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In-House Salaries Set to Rise in 2015: Robert Half Legal

By William Peacock, Esq. on October 22, 2014 | Last updated on March 21, 2019

Robert Half Legal is known for a lot of things, including an interesting survey on what lawyers think about our declining wardrobe standards. (Hint: Stuffy lawyers want to dress like they're stuffy.) But this survey might be even more interesting, at least for in-house counselors: It talks about compensation forecasts for 2015.

The Robert Half Legal 2015 Salary Guide was just released earlier this month (H/T to Bloomberg) and it has nothing but good news all around. Here's the key finding: Robert Half projects that salaries for in-house positions will increase in 2015 for attorneys at all sizes of companies and of all experience levels. Everybody's getting paid!

Let's Talk Money

How much do the most experienced in-house counsel make? According to Robert Half, in-house lawyers with 10 years or more of experience should fall somewhere within the range of $126,250 to $251,500 in 2015. (We'll give you a moment to check your paystubs and fire off an angry email accordingly.)

For the fresher folks -- in-house attorneys with four to nine years of experience -- the range is projected to be from $109,750 to $212,250.

And the absolute newbies? Those with zero to three years of experience should find themselves in the range of $81,500 to $156,500.

Who saw the biggest gains? The biggest bump (3.7 percent) was for the most experienced attorneys at mid-sized companies, while the lowest projected increase (2.4 percent) was for the least experienced lawyers at the smallest companies.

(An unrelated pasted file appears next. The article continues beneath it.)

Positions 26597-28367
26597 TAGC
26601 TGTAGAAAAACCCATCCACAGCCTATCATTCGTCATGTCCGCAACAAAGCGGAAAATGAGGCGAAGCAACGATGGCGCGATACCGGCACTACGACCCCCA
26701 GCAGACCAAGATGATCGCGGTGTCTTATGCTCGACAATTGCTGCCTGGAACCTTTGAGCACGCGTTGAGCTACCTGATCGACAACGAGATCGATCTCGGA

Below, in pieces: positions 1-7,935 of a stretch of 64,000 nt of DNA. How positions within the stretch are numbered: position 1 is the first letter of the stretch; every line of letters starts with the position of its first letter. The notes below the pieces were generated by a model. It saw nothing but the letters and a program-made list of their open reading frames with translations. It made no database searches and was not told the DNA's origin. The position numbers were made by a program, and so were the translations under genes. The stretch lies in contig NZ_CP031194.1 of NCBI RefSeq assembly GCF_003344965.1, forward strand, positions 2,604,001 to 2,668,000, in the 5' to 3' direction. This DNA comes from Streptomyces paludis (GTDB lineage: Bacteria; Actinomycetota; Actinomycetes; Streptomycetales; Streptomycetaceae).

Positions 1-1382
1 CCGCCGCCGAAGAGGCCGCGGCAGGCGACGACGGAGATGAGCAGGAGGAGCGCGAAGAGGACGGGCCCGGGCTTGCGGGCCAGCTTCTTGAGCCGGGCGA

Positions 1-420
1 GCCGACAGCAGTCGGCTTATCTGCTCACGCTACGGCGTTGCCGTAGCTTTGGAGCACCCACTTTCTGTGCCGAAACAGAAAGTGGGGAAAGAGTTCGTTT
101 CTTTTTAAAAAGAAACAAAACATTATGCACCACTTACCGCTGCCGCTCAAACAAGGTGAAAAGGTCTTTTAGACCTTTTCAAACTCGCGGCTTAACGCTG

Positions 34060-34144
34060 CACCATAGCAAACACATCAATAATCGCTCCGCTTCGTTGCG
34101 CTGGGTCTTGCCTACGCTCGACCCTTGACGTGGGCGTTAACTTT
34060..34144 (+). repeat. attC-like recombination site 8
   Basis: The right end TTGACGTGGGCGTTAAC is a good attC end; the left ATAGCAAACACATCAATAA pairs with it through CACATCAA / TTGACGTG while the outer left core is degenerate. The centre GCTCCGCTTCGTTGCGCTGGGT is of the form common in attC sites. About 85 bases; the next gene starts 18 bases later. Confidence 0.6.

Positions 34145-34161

What About Perks and Retention?

Yesterday, we talked about the allure of flex time -- it's huge in terms of boosting employee morale and other metrics of job and life satisfaction. How did it fare in Robert Half Legal's survey?

Lawyers said that these were the best retention incentives:

  • Increased compensation or bonus (50 percent);
  • Challenging work or variety of assignments (20 percent);
  • Professional development opportunities (11 percent); and
  • Flexible work arrangements (12 percent).

Don't minimize the importance of flex time, however: Many of's survey respondents (both male and female) who had flex time reported positively on other attributes (like professional development) that aren't directly tied to flexible scheduling. Maybe there's some correlation/causation to be found there.

Who Are Hiring Managers Looking For?

Bad, yet utterly unsurprising news for young attorneys who didn't get on the BigLaw bandwagon: Robert Half also asked what lawyers think are the best predictors of a candidate's potential for success at their company. Nearly half -- 49 percent -- answered "previous work experience or prestige of former law firm/company."

The straight-to-in-house-from-school path is just as unlikely as we thought, it seems.

The report also noted that 56 percent of lawyers claim that it is hard to find skilled legal professionals today. Perhaps try thinking outside the BigLaw prestige box?

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